One of the worst transportation bottlenecks in the United States is under the Hudson River between New York and New Jersey. It consists of two single-track train tunnels, both over a century old, which are jammed to maximum capacity during rush hour — some 400,000 people pass through the tunnels on an average work day.

They're also both falling apart. They were already ancient when Hurricane Sandy flooded them both with sea water, inundating them with metal- and concrete-chewing salts. New tunnels to allow for an overhaul of the existing ones, greater ease of maintenance, and more throughput to ease "severe capacity constraints" are probably the single most urgent infrastructure project in the United States.

Amtrak, New York, New Jersey, and the federal government had a sketch of plan to fund and start work on the Gateway project, which would have started badly overdue work by 2018 or 2019. But instead of making America's trains great again, President Trump has proposed slashing funds for Amtrak and federal rail subsidies, thus killing the tunnels. It's yet another broken promise from the guy who was supposedly going to spend a trillion dollars on infrastructure.

The Hudson tunnels get such a tremendous volume of traffic because the Northeast Corridor is one of the world's most important mega-cities and economic centers. Stretching from Boston to Washington, D.C., over 50 million people live there, and it produces a fifth of America's economic output. New York is the center of gravity for the whole region, and thus a potential choke point.

And contrary to the popular stereotype of Amtrak as a hapless nonentity, in the Northeast Corridor it is the most important transportation institution. If we take the whole of air and rail passengers together, Amtrak has increased steadily from 20 percent of Boston-New York traffic and 37 percent of D.C.-New York traffic in 2000, to 54 percent and 75 percent respectively as of 2012 — and ridership has only increased since then. Every day over 750,000 people take Amtrak somewhere in the Northeast Corridor. The reason why is obvious: It's cheaper, almost as fast, and, above all, much more convenient than flying.

Engineers say it's just a matter of time before the tunnels begin to fail, and when they do, it will be the mother of all traffic disasters. Since they are only single-track, capacity would be cut by much more than half, as trains would now have to take turns going each way. The regional highways and airports — most of which are already near full capacity already — are not remotely equipped to handle the flood of displaced travelers.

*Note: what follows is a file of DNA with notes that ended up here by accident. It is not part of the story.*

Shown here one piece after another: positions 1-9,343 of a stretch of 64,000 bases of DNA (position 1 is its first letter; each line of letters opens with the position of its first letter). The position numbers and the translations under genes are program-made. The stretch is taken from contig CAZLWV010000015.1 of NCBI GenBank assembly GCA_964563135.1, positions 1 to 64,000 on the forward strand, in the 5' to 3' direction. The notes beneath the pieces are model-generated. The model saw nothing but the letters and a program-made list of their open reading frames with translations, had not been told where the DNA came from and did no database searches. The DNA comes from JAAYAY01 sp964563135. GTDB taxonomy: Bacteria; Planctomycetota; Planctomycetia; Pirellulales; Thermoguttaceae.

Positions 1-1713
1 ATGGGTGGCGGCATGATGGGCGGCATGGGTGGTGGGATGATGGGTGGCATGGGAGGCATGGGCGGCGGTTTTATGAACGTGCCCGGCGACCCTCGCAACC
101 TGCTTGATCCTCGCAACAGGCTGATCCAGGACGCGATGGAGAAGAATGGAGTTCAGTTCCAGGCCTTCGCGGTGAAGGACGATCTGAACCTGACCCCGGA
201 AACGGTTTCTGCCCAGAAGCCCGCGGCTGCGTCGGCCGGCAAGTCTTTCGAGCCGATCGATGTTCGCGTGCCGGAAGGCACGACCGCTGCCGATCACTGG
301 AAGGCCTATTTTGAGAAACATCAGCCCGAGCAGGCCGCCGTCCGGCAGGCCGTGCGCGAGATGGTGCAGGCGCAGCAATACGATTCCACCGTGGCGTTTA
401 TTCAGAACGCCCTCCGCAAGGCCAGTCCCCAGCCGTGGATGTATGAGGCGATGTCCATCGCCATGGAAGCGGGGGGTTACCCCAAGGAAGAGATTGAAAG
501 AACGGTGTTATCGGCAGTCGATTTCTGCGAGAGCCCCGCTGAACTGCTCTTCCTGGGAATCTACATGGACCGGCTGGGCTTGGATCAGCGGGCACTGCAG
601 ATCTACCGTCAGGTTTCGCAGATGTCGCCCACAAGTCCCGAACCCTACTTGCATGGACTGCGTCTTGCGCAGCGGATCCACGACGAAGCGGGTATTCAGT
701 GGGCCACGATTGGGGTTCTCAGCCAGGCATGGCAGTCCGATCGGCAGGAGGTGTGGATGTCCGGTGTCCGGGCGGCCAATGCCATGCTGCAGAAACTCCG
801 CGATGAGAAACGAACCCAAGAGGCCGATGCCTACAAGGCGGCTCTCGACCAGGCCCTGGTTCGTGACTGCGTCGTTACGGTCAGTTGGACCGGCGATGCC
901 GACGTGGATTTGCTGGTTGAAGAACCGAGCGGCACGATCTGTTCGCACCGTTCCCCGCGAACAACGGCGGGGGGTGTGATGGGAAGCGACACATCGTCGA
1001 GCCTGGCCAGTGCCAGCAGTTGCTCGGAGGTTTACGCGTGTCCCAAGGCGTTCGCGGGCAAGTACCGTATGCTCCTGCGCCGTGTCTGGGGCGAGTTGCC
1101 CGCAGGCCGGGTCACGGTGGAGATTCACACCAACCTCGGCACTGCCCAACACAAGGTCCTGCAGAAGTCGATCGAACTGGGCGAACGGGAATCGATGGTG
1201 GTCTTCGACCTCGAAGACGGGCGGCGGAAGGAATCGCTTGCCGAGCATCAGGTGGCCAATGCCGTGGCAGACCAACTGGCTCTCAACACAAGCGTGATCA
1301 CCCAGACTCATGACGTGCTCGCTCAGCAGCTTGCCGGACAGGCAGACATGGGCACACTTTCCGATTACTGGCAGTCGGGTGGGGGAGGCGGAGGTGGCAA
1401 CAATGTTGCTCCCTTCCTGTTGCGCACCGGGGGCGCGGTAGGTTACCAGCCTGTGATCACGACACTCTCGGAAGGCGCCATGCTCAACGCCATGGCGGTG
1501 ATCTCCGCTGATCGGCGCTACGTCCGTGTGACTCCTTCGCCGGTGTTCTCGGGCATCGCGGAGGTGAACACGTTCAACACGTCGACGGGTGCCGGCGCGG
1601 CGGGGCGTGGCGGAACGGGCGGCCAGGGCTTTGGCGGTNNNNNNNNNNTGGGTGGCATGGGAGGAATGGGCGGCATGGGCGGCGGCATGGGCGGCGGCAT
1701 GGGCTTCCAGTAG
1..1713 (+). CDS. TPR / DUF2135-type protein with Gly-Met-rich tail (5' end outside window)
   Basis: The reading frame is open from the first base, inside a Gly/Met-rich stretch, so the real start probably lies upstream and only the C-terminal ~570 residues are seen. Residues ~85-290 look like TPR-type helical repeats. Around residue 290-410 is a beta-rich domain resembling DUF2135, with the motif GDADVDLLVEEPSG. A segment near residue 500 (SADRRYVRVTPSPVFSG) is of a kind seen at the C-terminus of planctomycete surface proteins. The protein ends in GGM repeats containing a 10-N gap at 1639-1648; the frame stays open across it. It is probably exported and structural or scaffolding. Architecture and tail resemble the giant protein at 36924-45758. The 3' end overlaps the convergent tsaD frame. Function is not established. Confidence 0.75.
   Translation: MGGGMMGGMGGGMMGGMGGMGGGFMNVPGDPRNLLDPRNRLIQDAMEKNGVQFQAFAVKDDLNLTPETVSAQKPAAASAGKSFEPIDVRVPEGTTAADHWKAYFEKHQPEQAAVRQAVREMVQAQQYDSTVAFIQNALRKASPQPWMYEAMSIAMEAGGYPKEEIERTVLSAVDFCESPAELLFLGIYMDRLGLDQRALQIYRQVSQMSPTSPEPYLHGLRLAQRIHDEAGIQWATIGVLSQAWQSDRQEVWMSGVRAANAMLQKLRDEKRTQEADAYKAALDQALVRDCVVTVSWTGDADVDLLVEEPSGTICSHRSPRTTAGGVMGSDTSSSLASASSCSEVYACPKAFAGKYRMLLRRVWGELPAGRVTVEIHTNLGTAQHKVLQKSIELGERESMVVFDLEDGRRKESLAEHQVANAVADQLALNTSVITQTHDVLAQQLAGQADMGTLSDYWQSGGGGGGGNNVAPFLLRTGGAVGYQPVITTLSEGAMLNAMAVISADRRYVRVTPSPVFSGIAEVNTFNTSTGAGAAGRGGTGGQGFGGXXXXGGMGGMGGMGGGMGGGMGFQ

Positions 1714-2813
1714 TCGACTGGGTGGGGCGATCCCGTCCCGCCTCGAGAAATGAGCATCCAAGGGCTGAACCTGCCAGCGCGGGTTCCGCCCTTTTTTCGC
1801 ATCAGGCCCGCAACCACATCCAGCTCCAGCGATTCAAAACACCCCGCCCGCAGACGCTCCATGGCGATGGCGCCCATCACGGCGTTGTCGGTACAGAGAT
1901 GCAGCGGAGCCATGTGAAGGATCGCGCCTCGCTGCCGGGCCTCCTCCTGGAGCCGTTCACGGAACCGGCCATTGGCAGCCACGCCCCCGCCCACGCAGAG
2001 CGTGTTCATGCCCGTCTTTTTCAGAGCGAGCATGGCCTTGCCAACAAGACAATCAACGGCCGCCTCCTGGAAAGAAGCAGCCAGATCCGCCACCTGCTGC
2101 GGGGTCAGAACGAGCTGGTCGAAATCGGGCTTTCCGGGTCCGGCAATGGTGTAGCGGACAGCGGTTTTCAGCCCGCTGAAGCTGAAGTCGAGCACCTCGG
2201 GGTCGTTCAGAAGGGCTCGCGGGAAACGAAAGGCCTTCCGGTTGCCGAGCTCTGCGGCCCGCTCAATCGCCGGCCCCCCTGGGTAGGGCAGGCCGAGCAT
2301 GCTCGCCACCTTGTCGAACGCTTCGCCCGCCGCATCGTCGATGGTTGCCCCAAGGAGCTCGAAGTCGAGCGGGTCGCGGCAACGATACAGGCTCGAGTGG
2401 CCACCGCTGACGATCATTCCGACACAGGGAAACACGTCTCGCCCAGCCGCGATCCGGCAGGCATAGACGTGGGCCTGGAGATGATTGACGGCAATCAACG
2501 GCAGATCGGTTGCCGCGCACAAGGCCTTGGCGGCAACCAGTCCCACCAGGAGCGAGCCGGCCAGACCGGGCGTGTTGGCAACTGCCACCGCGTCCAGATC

To be fair, Trump isn't the only Republican who has thrown 50 million American citizens under the train, as it were. Chris Christie did it in 2009, when he bogarted some money New Jersey had promised to pay for a previous tunnel replacement plan so he wouldn't have to raise the gas tax.

What makes it all even more frustrating is that the tunnel replacement plan is, as usual for American infrastructure, hideously overpriced. An initial tunnel replacement in 2003 was estimated to cost $3 billion; that has since soared to $25 billion. What's more, the rest of the Northeast Corridor system is badly in need of upgrades and more capacity. And just for the proposed cost of the Gateway tunnels, a country that got good value for money could build new tunnels, upgrade the entire Northeast Corridor to cutting-edge high-speed rail, and build another such line from San Diego to Los Angeles, with some left over. A bit more spending and reform could bring quality service to forgotten cities across the country, where Amtrak service is genuinely lousy.

If there were ever a time for a hard-nosed dealmaker to take a look at America's janky infrastructure spending, and do some negotiating on behalf of the American people to get a better price, this would be it. With a bit of thought and political effort, we could have trains that were at least not an abject national humiliation compared to the Europe-Japan-China standard. Proudly breaking ground on a cheap, efficient new high-speed train would fit perfectly with Trump's self-image as the man who gets big projects done on time, under budget, and properly.

But his budget proposes slashing spending both for Amtrak and federal rail spending. He'd make our already dismal system much worse — and not just in the Northeast Corridor; the cuts also mean completely cutting off passenger rail service to 220 cities.

Trump is a knave and a fraud, in thrall to whatever Heritage intern is writing inexplicable Republican anti-train prejudice into law, who learned all he knows about transportation from looking out the window of his private jet.